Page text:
Plasmodium genetic loci linked to host cytokine and chemokine responses

S. Pattaradilokrat, J. Li, J. Wu, Y. Qi, R. T. Eastman, M. Zilversmit, S. C. Nair, M. C. Huaman, M. Quinones, H. Jiang, N. Li, J. Zhu, K. Zhao, O. Kaneko, C. A. Long, X. Z. Su

Research output: Contribution to journalArticlepeer-review

17 Scopus citations


Both host and parasite factors contribute to disease severity of malaria infection; however, the molecular mechanisms responsible for the disease and the host-parasite interactions involved remain largely unresolved. To investigate the effects of parasite factors on host immune responses and pathogenesis, we measured levels of plasma cytokines/chemokines (CCs) and growth rates in mice infected with two Plasmodium yoelii strains having different virulence phenotypes and in progeny from a genetic cross of the two parasites. Quantitative trait loci (QTL) analysis linked levels of many CCs, particularly IL-1β, IP-10, IFN-γ, MCP-1 and MIG, and early parasite growth rate to loci on multiple parasite chromosomes, including chromosomes 7, 9, 10, 12 and 13. Comparison of the genome sequences spanning the mapped loci revealed various candidate genes. The loci on chromosomes 7 and 13 had significant (P<0.005) additive effects on IL-1β, IL-5 and IP-10 responses, and the chromosome 9 and 12 loci had significant (P=0.017) interaction. Infection of knockout mice showed critical roles of MCP-1 and IL-10 in parasitemia control and host mortality. These results provide important information for a better understanding of malaria pathogenesis and can be used to examine the role of these factors in human malaria infection.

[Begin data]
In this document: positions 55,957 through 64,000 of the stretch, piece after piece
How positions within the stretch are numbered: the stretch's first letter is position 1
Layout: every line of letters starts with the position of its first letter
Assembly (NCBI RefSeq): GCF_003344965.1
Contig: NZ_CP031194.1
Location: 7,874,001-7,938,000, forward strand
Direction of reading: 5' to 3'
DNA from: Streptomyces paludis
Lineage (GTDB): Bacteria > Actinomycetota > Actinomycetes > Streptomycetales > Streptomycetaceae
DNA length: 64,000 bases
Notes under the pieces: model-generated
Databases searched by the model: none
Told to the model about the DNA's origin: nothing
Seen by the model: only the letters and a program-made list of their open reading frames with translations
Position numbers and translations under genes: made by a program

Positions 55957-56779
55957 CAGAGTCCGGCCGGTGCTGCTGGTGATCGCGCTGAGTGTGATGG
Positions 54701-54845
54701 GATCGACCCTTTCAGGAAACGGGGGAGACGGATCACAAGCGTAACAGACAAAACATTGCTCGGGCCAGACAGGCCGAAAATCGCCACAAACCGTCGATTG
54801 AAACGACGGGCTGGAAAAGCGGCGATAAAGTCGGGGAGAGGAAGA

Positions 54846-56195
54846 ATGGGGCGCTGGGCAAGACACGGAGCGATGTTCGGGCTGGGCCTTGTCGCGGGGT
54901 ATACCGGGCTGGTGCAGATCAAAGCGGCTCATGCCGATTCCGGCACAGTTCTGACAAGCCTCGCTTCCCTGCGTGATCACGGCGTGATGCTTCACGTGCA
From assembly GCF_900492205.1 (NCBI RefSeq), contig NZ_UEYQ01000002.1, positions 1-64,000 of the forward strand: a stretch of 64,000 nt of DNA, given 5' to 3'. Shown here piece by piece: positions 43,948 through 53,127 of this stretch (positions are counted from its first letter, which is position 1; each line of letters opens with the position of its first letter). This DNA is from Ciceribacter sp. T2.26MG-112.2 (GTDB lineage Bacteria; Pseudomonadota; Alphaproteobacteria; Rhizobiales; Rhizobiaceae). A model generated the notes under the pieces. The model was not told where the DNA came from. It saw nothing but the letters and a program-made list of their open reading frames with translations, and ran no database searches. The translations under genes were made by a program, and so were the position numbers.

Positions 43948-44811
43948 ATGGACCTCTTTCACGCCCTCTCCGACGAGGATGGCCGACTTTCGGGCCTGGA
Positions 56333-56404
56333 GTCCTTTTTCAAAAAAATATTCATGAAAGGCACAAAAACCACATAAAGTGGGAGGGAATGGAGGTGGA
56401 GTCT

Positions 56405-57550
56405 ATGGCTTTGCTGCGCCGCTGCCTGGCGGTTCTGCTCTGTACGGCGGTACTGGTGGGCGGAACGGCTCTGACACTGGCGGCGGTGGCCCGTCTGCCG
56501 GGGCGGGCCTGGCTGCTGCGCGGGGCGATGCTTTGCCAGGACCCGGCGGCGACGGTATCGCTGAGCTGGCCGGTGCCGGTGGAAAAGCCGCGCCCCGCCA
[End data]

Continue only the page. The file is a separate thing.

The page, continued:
Original languageEnglish
Pages (from-to)145-152
Number of pages8
JournalGenes and Immunity
Issue number3
StatePublished - 2014
Externally publishedYes


  • chemokine
  • cytokine
  • genetic mapping
  • inflammation
  • pathogenesis
  • virulence


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